NASA Engineers and the Age of Apollo
by Sylvia Doughty Fries
Publisher: NASA History Office 1992
Number of pages: 216
This is the story less of heroes than of a generation of engineers who made Apollo possible. It is thus the story of the men and women who stood where the shadow was deepest. Their story is told largely in their own words, and it tells of the unraveling of the simpler notions of personal success and national purpose that had given common meaning to the lives of their parents.
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Thought-provoking ideas, views, and speculative reasoning. The book itself is divided into three parts: National and Global Dimensions of the Space Age; Remembrance and Cultural Representation of the Space Age; and Reflections of the Space Age.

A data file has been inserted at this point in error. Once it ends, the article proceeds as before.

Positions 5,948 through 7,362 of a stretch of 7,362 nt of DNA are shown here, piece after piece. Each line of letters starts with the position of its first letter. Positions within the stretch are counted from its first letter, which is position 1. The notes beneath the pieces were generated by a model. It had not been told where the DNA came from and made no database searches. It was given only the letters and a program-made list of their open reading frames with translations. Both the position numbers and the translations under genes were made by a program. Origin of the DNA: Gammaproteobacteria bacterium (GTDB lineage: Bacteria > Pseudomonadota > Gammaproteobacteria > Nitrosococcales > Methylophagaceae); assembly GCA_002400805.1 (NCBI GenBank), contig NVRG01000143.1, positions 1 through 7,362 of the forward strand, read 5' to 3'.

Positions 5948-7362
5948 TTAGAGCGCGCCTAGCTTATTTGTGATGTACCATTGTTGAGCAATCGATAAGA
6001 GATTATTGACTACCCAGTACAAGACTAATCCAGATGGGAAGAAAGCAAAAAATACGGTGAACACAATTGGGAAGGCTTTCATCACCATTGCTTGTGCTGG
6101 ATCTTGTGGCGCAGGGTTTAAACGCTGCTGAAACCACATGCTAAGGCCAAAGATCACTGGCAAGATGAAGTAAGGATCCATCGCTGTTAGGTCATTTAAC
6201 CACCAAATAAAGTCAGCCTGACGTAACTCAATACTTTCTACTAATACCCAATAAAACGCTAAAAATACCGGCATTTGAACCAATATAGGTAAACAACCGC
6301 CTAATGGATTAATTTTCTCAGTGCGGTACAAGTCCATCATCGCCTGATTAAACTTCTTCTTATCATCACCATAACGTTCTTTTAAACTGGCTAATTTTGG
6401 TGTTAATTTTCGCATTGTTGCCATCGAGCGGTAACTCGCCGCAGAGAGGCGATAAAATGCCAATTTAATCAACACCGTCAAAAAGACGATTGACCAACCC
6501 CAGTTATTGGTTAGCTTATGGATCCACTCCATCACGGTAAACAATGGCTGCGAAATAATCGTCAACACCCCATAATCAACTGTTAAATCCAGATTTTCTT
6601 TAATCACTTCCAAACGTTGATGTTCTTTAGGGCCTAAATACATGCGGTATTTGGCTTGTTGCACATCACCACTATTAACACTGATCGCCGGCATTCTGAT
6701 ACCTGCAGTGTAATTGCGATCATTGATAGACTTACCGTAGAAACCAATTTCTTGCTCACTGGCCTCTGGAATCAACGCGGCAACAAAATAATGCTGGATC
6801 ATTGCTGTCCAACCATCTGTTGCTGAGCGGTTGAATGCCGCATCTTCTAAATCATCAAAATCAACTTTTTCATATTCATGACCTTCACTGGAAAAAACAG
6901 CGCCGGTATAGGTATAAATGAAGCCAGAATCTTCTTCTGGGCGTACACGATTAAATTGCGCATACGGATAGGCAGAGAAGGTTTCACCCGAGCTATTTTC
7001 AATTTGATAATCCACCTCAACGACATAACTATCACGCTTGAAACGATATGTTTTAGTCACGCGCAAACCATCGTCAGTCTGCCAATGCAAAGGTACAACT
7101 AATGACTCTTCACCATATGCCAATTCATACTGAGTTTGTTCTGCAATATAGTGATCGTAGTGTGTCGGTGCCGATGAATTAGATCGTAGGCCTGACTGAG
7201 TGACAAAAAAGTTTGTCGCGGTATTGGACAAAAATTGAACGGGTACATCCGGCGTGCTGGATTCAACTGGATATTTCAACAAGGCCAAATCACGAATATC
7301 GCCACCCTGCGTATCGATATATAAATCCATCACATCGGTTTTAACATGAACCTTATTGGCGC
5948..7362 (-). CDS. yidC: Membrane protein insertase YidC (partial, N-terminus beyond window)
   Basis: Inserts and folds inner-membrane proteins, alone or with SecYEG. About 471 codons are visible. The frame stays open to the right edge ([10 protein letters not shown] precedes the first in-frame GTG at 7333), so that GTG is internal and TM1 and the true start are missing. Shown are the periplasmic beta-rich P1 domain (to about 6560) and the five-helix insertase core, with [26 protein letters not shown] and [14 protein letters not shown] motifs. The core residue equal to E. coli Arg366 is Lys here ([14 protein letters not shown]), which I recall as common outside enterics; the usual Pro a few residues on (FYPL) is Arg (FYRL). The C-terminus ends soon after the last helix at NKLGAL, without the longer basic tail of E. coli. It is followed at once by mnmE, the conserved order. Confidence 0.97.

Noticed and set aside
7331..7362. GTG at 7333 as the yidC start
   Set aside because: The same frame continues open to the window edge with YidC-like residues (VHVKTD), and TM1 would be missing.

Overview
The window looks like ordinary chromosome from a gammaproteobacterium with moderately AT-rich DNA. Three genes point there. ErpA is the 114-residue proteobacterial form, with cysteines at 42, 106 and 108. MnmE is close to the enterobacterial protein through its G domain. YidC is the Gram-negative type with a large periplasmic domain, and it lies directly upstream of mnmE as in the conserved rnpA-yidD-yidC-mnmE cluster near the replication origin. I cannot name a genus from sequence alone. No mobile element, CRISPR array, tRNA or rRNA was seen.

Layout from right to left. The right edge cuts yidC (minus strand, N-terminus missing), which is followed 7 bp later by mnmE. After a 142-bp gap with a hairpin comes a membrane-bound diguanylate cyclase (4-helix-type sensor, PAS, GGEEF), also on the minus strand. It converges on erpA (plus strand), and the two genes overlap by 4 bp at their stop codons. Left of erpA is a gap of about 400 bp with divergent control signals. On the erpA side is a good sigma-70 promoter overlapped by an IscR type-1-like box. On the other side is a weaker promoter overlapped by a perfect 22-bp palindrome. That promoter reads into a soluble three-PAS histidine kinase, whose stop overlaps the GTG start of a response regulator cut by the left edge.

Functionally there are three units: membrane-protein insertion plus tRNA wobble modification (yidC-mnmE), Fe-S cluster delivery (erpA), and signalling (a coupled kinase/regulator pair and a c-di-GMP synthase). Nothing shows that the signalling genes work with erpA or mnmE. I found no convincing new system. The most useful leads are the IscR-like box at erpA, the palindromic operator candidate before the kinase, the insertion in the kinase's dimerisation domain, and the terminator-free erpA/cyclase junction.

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The book is written in the simplest possible language, and contains not a single formula. It treats the principles of flight and the problems involved in the mechanics of the aeroplane, demanding only the most elementary knowledge of arithmetic.
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The book tells the dramatic story of a NASA research pilot who logged over 11,000 flight hours in more than 125 types of aircraft. Mallick gives the reader fascinating first-hand descriptions of his carrier operations and his research flying career.